Consider the options
Claire Melamed, executive director of the Global Partnership for Sustainable Development Data, said there is an ethical obligation on NGOs to use data to improve how they work individually and collectively.
However, the answer is not always to hire a data scientist, she said.
“Is there really a job there? And do they have the internal structures and systems that will allow a data scientist to do a good job inside that organization?” Melamed said. “You can’t just put one person in and think that’s going to sort out your data problems. They need political support internally at the highest levels to be able to put through the sometimes quite challenging changes that are needed to encourage data sharing inside an organization, a culture of data use.”
Other solutions, Melamed suggested, may be to work with a university team, or hire consultants, as NGOs sometimes do to handle external communications.
Matthew O’Reilly, deputy trust executive at the Indigo Trust, a United Kingdom-based grant foundation, told a panel at the AidEx conference in November that a common trap for development organizations is to see data solely as a means to meet reporting requirements.
“They don’t use it for decision-making. It’s a donor requirement and organizations feel, ‘OK, I need to collect this data, I need to publish it,’ but then don’t necessarily use it,” he said. Often that waste is due to a lack of time and skills, he added. “They don’t necessarily use it to inform what they do or change the ways that they work.”
O’Reilly said there was a need to develop tools that allow people without specialist skills to be able to use data too, “so that we don’t rely upon just data scientists, who to be quite frank, the vast majority of NGOs don’t have and couldn’t afford to employ.”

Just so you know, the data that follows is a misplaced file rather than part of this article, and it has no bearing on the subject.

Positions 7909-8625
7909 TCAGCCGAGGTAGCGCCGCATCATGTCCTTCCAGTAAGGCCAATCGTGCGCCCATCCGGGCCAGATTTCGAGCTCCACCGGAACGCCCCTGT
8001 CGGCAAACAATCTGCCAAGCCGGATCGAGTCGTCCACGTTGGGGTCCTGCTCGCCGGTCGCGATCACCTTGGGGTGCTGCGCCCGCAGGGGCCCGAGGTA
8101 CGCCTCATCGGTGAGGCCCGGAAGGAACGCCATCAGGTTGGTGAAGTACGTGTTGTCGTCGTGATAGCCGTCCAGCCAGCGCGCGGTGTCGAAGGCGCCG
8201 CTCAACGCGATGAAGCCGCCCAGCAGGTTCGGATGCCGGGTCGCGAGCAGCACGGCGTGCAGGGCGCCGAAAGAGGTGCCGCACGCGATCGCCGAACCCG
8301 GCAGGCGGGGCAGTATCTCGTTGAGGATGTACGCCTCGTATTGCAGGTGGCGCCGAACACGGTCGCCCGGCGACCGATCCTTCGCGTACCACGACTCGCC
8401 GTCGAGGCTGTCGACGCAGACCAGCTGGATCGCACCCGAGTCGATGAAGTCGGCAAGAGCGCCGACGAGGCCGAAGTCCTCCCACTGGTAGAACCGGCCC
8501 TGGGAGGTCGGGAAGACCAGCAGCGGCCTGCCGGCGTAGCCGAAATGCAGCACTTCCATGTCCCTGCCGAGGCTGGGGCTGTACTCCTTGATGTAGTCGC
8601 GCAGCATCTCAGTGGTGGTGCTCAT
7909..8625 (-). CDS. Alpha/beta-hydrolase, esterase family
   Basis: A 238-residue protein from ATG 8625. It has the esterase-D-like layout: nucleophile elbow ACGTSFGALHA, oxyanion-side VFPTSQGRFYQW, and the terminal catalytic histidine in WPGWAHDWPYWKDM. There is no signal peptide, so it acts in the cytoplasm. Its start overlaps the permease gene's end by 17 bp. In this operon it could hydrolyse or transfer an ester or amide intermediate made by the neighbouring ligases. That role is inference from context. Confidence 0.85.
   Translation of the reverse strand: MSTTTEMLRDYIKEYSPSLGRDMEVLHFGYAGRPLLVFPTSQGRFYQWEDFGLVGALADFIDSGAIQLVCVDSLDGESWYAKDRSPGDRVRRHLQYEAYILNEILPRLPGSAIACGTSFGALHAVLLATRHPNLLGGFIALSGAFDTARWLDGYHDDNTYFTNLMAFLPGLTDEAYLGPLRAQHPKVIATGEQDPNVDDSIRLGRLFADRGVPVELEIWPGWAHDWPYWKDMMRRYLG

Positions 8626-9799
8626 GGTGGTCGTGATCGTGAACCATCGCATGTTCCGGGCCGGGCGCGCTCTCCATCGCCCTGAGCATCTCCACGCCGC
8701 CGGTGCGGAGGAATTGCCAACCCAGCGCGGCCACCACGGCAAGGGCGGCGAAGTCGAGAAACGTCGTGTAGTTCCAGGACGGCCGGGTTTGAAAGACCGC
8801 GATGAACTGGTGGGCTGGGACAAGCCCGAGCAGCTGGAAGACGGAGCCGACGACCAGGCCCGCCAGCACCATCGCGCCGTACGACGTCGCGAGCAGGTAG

The salary question
Vang said her role has been embraced across ONE, and her Slack channel is always open to talk about data issues with other team members, as well as running training sessions.
When it comes to salary, McNair said: “we had to go a little bit higher than we would normally pay for a senior policy officer, but not as much as a director.”
Vang holds a bachelor’s degree in economics from the University of Southern California and a master’s degree in the philosophy of social sciences from the London School of Economics.
Following her investment experience, she worked as a freelance data scientist for nonprofits and private sector clients before choosing ONE as “a chance to learn about policy work and development NGOs from the inside, but at the same time have something to contribute.”
Melamed drew a comparison with an economist or lawyer who chooses to forego a higher salary at a commercial firm to work for a nonprofit, provided “the job is interesting … and they believe in the mission.”
Data science at universities is increasingly interdisciplinary, Vang said, potentially adding biology doctorates to the pool of future candidates.
“I hope that the sector will be open to people coming from surprising backgrounds,” she said. “Certainly I feel lucky that ONE was able to see my background and see that it might be useful.”